The $625 PC, with its E7300 and high-clocked HD 4850, approaches 8,000 in the performance test. A little better CPU overclock would have easily put us over that mark. Of course, you have to take any synthetic metric with a grain of salt.
Overclocking provided the largest gain in the productivity test and pretty much no improvement in the hard drive test.
The biggest and most frustrating issue we faced during the use of this machine is worth mentioning. PCMark Vantage was our final benchmark for our overclocked system, and two-thirds of the way through, we were booted to the desktop with a "Program is not responding" message that seemed to be related to Internet Explorer 7, which is a requirement for testing. A reboot and attempt to rerun the benchmark resulted in a blue screen.
Re-installation of Vantage allowed us to complete the benchmark, but now some of the scores were significantly lower than expected. Various diagnostic attempts did not lead to a solution, and it took a fresh Vista installation in order to properly complete the PCMark Vantage testing.
We close out the testing suite with decent gains in the Sandra benchmarks. At stock clock speeds, this month’s system with its 1,066 MHz FSB has a much higher memory bandwidth score compared to what budget systems in previous months offered with an 800 MHz FSB. Overclocking to a 1,600 MHz FSB yields a 19% increase, while in comparison, the October $500 PC gained a whopping 50% when going from 800 MHz to 1,600 MHz FSB.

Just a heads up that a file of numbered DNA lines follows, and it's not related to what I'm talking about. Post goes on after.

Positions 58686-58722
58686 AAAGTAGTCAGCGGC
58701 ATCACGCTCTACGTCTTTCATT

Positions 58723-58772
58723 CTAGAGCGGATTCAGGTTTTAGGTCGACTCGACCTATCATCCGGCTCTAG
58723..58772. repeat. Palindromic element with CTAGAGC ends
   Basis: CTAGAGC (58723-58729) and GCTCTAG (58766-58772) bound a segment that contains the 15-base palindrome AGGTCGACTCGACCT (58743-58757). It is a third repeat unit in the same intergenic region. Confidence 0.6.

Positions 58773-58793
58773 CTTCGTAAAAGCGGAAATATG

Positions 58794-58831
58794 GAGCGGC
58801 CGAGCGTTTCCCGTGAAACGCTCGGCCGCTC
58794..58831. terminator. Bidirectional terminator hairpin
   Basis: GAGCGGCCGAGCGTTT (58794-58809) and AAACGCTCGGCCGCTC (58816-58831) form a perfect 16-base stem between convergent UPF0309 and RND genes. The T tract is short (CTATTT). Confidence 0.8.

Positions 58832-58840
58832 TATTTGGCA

- More CPU, Please
- CPU And Cooler
- Motherboard And Memory
- Graphics Card And Hard Drive
- Case, Power Supply, And Optical Drive
- Assembly And Overclocking
- Test System And Benchmarks
- Benchmark Results: Crysis And Unreal Tournament 3
- Benchmark Results: World In Conflict And Supreme Commander
- Benchmark Results: Audio/Video Encoding
- Benchmark Results: Applications
- Benchmark Results: Synthetics
- Power Consumption